Taping over our shame

“Shame is also something that happens within the body,” says Cator. But while being open about coping tools like Calm Strips might be a good first step to acceptance, it “doesn’t necessarily reconcile the shame, or deeper impacts of shame, that may be underneath.”

That’s where community collaborations with up and coming brands and trending items can fill a gap. “I definitely don’t believe in gatekeeping,” Cator says of mismatched resources and knowledge within the mental health space. She sees the demand for useful tools like these as a stop-gap for a greater societal need, but wants to make sure people know there’s still more work to do.

“We’re talking about stickers,” Cator says. “Someone may reach for it, and it might work one day, and then it might not work another day, or there might be one sticker that’s particularly activating for one person. It’s important to give context.”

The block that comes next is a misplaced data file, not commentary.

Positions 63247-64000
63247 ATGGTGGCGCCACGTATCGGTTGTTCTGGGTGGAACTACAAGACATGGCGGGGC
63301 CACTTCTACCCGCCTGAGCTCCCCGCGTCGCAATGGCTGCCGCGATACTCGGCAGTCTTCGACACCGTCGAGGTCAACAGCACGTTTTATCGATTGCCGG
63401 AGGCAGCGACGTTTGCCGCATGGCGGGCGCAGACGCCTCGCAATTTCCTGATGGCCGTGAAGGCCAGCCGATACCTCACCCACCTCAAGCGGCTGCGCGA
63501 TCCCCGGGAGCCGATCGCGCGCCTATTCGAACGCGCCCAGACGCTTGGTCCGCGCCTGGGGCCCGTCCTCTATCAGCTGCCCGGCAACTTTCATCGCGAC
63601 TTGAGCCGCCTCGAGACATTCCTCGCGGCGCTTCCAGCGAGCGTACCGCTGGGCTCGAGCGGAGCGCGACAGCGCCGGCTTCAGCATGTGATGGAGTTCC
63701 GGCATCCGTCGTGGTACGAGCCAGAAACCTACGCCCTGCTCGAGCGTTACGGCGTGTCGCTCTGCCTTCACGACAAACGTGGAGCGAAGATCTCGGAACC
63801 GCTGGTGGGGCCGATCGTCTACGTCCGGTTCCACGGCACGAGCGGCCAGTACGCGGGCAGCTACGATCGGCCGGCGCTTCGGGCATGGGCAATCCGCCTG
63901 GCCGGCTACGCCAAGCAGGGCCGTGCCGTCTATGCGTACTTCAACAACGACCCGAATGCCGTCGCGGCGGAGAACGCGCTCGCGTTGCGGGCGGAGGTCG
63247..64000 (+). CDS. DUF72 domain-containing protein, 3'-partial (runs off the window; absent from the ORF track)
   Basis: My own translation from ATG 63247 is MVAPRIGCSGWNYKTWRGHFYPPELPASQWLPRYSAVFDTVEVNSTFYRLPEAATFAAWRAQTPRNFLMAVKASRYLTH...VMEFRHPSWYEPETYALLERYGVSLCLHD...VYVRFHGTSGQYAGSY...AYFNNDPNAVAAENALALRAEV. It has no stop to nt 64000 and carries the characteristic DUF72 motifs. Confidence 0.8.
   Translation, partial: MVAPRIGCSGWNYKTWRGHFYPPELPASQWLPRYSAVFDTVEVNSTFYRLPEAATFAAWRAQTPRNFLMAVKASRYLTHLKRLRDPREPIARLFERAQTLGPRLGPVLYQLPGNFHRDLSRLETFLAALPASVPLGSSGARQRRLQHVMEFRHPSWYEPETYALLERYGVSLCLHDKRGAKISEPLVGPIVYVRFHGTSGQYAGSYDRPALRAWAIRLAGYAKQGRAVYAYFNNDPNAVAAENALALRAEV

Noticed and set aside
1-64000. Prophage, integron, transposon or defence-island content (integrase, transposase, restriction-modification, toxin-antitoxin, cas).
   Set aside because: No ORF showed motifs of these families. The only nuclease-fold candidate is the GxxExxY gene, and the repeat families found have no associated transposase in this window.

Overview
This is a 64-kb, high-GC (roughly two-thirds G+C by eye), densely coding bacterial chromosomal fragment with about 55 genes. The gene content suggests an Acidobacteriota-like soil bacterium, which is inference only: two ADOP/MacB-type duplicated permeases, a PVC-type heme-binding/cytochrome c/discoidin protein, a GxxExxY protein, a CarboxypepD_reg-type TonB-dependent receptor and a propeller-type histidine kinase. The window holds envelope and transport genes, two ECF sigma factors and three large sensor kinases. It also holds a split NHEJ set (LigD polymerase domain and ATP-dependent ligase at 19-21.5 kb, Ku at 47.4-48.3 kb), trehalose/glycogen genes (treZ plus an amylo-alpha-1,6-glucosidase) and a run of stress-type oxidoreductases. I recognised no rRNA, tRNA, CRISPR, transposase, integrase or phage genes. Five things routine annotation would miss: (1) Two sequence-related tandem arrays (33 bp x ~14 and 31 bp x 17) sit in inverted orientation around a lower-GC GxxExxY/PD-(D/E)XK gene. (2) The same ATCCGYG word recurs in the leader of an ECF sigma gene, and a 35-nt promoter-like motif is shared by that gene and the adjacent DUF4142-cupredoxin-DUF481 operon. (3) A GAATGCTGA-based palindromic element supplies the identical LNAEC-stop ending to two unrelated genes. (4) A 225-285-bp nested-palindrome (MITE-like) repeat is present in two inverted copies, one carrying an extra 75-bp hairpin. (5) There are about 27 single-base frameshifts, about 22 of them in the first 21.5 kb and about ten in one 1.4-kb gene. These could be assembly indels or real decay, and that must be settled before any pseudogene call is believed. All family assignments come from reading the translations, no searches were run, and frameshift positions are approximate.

Cator believes brands like Calm Strips should build out referral networks, connecting mental health organizations and community groups in this field, so they feel less pressure to be a one-size-fits-all solution. And a little support goes a long way.

Calm Strips is doing some of tthis work already. It’s collaborated with groups like LGBTQ+ therapist group QueerWell, childhood mindfulness organization BeWell in School, Black woman-led Sistas with ADHD, and, most recently, a line of emotional intelligence-building childrens’ books (now paired with their own line of Calm Strips) called FeelLinks.

The company has also teamed up with more unconventional partners, like the Broadway show How to Dance in Ohio, which stars a cast of autistic actors.

“We are so much more than just an item,” Fuller says. “I think a lot of what we do comes from the heart, and we really just want to help people.”